Collaboration with students is imperative. Ensuring the student voice is part of the decolonising process will help to shape institution-wide understanding and add value across the full range of disciplines. Gather student feedback on actions taken towards decolonising and ask them what should change.
By ensuring curricula are reflective of the broad student community, institutions will help break down the kind of racialised barriers and structures highlighted in our report. Co-creation with students will support a more inclusive community and culture.
Get things started with a decolonising event
Hosting an event is a great way to get everyone engaged in decolonising. This is an opportunity to inform staff and students and to inspire them to kick-start the process.
Our virtual Decolonising the Curriculum symposium was organised by a planning group of academics with decolonising experience and interested students. It featured plenary speaker Nazira Karodia, dean of the Faculty of Science and Engineering at the University of Wolverhampton, who has written and spoken extensively about decolonising STEM. All four of the university’s academic colleges were represented in a series of lightning talks on decolonising curricula: Arts; Medical, Veterinary and Life Sciences; Science and Engineering; and Social Sciences, followed by round-table and panel discussions.
Despite being a remote event, there was a buzz of ideas, support, questions and enthusiasm. During the conference, we asked staff to contribute their ideas of what decolonising means. Here are some examples:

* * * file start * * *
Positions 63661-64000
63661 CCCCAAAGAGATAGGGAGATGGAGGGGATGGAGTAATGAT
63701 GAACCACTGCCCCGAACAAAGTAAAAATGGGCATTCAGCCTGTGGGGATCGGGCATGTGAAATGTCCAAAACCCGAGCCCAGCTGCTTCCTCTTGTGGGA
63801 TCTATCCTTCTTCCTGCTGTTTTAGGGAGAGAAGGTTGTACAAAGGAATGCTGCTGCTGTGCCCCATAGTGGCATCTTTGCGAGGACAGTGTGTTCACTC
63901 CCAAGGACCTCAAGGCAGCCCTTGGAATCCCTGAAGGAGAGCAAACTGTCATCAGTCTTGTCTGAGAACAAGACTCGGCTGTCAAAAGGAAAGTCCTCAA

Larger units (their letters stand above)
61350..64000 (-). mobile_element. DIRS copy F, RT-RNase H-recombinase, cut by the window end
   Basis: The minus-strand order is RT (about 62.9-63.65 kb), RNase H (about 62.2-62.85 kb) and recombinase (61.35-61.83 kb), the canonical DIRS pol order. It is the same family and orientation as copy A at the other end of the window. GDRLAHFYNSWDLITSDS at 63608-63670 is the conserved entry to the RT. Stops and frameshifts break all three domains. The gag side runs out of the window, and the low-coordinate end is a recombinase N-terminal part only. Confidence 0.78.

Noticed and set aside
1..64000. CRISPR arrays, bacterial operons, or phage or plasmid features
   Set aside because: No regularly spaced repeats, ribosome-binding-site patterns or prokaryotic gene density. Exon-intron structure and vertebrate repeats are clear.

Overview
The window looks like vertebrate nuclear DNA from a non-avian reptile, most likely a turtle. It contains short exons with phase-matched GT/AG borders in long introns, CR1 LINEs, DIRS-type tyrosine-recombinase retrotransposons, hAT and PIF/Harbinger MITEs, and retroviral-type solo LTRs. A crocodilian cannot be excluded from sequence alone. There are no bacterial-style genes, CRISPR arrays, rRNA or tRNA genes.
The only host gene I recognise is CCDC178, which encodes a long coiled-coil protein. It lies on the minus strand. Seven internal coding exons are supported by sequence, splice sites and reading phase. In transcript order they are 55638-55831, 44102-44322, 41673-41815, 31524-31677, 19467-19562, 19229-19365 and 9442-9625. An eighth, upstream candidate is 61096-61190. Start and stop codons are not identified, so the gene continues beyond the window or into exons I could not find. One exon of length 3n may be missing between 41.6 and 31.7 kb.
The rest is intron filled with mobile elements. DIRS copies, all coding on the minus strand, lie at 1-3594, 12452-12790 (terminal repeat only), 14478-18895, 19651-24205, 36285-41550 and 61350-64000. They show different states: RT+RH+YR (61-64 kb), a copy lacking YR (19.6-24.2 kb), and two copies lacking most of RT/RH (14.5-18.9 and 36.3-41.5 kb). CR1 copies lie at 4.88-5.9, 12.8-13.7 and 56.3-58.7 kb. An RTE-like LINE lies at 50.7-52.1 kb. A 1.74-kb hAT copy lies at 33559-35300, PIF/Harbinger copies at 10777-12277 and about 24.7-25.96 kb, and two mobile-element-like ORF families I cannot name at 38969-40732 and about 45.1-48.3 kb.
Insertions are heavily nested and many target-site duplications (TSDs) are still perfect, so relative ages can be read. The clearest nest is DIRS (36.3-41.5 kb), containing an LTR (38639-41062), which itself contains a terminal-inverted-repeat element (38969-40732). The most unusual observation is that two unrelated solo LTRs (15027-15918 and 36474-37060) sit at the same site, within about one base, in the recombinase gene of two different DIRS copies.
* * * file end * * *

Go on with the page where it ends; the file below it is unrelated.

- More flexibility, an inclusive approach. Being free to change our learning and teaching methods, change what’s valued in assessment and the way we define success. Not doing things simply because “that’s how we’ve always done it”.
- Not just diversifying but thinking through how the forms of knowledge that we privilege reproduce and uphold colonial structures, and attempting to bring in, include and develop alternative ways of knowing and thinking.
- To understand that the construction of knowledge itself was and is subject to colonisation.
A cross-university group of 32 staff representing different schools and disciplines are now meeting regularly as part of community of practice Decolonising the Curriculum group to keep this important work moving forward.
We recognise that we are at an early stage in this process; however professional services staff have a responsibility to support academic colleagues and students to ensure that together we make positive moves to address racial inequalities across the curriculum.
Mhairi Taylor is head of equality, diversity and inclusion at the University of Glasgow.
Nighet Riaz is equality, diversity and inclusion policy adviser at the University of Glasgow.